After I continually repeat some iteration of these two phrases (the title and the one in the previous sentence), the advice-seeker’s demeanor begins to soften in a way that lets me know that they’ve taken ‘it’ in. It’s one of my favorite pieces of advice (along with ““) Why? Because it gives the advice-seeker the permission to stop second-guessing themselves, something that our culture is rife with. It lets the person be okay with where they are and in another way, gives them permission to stop wishing they were somewhere else.

Operation Cat Drop: A Lesson in Externalities or Unintended Consequences

That’s not to say that those folks who were involved in Operation Cat Drop (if there was one) didn’t think about the unintended consequences or (externalities) of what they were doing, but just to illustrate the importance of these concepts. A perspective that takes into account the “whole system” would — at a minimum — consider the possibility of externalities and unintended consequences. I think that as the world grows closer together (read: ) it is vital that decisions take into account even disparate connections.

Martin Luther King, Jr. Day: Wisdom for Today from the Past

There isn’t a lot I want to say today, but I do want to point to a speech by Dr. King. I couldn’t find this speech on YouTube, but there is some audio of the speech (but it’s only the final paragraph). Nonetheless, I thought the speech, especially in its context (, etc.), is quite powerful. Moreover, I think the words that Dr. King spoke are applicable to some of the issues that are facing the world today. I’m speaking particularly to the all-time lows in  and the continued .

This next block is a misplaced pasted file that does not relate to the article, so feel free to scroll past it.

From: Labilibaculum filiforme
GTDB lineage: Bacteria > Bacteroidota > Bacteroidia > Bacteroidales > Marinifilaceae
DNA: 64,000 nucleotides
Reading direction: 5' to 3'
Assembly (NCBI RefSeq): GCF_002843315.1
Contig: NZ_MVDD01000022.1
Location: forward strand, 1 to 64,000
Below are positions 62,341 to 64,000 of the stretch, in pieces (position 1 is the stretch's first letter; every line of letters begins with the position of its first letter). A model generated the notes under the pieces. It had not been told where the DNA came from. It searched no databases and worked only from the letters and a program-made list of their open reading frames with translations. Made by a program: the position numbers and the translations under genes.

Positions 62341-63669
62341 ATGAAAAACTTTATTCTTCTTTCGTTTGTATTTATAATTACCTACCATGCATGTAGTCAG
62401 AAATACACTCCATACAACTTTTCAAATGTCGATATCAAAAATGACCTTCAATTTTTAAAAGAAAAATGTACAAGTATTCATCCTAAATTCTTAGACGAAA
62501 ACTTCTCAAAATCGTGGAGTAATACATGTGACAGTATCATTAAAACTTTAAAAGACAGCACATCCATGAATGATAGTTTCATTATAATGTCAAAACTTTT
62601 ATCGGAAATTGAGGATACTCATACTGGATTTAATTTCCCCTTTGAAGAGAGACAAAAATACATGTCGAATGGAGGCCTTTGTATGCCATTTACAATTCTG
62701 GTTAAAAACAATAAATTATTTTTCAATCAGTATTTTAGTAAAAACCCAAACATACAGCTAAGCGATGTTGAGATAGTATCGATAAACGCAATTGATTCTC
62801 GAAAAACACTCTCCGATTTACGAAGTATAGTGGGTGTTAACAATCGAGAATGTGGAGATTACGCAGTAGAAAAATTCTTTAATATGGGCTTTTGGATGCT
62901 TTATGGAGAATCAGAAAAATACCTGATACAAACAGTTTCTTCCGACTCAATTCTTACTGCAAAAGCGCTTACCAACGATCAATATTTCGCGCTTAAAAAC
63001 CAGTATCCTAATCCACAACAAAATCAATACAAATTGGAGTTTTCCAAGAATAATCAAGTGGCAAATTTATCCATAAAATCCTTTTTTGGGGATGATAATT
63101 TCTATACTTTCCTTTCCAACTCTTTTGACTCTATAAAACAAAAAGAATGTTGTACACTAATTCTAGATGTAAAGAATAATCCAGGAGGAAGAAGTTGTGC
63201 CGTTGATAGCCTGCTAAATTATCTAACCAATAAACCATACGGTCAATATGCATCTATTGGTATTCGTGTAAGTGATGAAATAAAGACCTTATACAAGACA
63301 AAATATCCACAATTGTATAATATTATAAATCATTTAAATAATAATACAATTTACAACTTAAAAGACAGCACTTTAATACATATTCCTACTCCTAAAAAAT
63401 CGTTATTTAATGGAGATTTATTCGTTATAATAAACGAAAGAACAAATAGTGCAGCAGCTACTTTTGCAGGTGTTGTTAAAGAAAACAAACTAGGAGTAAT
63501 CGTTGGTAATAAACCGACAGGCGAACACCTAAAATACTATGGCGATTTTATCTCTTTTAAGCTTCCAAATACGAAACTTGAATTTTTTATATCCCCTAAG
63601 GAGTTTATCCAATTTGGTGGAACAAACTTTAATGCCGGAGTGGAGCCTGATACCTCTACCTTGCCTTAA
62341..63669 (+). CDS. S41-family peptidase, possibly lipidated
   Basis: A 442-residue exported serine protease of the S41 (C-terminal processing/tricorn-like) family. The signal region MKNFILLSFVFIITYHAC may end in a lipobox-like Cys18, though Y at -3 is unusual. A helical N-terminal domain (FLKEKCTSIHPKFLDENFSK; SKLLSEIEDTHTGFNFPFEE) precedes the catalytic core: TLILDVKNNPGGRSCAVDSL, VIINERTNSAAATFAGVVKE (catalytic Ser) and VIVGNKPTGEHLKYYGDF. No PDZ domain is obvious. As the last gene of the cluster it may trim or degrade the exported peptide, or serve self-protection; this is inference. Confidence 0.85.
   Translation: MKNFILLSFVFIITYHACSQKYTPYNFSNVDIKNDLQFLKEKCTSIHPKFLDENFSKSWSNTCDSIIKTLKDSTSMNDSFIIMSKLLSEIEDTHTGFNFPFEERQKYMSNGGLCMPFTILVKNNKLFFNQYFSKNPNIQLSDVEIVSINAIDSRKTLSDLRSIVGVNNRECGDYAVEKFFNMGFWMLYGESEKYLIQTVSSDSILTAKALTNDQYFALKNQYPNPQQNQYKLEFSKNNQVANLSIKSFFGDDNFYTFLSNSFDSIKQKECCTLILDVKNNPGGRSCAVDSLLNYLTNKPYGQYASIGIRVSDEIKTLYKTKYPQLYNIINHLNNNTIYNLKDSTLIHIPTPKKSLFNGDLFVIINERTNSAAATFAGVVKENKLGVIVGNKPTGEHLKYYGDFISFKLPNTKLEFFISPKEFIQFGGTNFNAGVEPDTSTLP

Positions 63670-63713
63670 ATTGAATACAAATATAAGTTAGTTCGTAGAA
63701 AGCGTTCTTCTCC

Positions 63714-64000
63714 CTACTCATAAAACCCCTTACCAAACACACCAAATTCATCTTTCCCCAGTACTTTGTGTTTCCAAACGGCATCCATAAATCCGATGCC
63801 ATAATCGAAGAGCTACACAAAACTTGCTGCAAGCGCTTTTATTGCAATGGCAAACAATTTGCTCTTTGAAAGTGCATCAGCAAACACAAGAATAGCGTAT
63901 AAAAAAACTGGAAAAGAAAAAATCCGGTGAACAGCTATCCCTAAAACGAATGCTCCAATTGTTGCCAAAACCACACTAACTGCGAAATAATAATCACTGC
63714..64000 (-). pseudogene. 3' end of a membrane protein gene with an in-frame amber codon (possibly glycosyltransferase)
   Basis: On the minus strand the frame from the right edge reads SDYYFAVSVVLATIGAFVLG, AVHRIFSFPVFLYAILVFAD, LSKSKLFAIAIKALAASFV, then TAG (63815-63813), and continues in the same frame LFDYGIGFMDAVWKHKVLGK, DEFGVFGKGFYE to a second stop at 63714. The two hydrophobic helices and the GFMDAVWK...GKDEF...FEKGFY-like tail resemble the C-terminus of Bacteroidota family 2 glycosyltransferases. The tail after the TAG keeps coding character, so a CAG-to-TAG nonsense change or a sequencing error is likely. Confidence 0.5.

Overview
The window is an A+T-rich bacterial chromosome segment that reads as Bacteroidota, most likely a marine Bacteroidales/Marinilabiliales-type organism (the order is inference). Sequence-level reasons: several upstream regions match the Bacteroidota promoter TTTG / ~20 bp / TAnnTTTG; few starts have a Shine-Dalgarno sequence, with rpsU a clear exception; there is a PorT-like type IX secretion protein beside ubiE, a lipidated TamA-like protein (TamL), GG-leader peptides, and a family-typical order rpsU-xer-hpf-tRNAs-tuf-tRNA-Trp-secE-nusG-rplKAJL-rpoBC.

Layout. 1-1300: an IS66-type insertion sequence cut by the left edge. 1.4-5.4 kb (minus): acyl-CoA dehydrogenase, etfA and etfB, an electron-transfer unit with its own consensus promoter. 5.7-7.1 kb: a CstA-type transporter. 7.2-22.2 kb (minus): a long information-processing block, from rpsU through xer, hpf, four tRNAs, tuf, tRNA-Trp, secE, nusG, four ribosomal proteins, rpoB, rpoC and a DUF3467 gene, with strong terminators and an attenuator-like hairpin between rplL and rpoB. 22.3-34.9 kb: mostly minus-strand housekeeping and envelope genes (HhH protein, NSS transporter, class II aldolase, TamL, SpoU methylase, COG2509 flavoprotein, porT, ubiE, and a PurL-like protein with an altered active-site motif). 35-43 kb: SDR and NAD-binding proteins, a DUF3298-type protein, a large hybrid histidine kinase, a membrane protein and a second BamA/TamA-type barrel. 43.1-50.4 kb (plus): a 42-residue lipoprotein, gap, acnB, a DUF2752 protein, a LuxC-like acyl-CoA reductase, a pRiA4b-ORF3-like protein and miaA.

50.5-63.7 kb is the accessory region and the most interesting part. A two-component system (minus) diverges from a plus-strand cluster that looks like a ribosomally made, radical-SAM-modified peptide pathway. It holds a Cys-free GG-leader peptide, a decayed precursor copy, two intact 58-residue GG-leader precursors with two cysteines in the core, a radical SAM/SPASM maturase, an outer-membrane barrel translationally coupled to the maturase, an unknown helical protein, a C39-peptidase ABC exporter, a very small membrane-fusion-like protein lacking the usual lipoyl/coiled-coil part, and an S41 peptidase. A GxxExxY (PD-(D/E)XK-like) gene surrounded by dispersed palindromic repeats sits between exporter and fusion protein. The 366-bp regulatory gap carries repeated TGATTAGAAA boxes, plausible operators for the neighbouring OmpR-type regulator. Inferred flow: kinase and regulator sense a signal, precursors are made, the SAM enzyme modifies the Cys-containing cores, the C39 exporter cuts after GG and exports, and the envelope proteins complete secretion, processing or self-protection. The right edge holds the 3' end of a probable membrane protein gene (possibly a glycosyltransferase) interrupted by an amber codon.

It’s Amazing How Quickly Things Change

I wouldn’t be surprised if you stopped to reflect on your life and found a similar thread of unanticipated changes in your life. And those changes, (by their very nature [and definition, in this regard]) could not have been predicted prior to their occurrence. They took you by surprise. They’ve certainly taken me by surprise. Sometimes, we fall into the trap of being (or sometimes, lack of changes). I would implore you not to do so. It’s impossible to know how pursuing scenario X, being presented with scenario Y, or being surprised by scenario Z, will eventually lead you to ultimate fulfillment.

Best of Genuine Thriving in 2012: Top Posts, Part 1

Most people have already written posts detailing the top articles/posts for their respective websites/blogs. I like to wait until after the year has “officially” ended, so that I can get an accurate total of which posts garnered the most views, shares, etc.

Since I moved my writing from Genuine Thriving to here, I thought it would be good to do the “top posts” in a few different posts. Today’s will be about those posts that were looked at the most on Genuine Thriving. Tomorrow, I’ll do a post of those posts that garnered the most views in 2012 (from Genuine Thriving). And then the next day, I’ll do a post about those posts that garnered the most views on this site. Here are the top 6 posts from Genuine Thriving for 2012 with an excerpt for each:

The “Real” Purpose of Television: Entertainment, Escapism, and Employment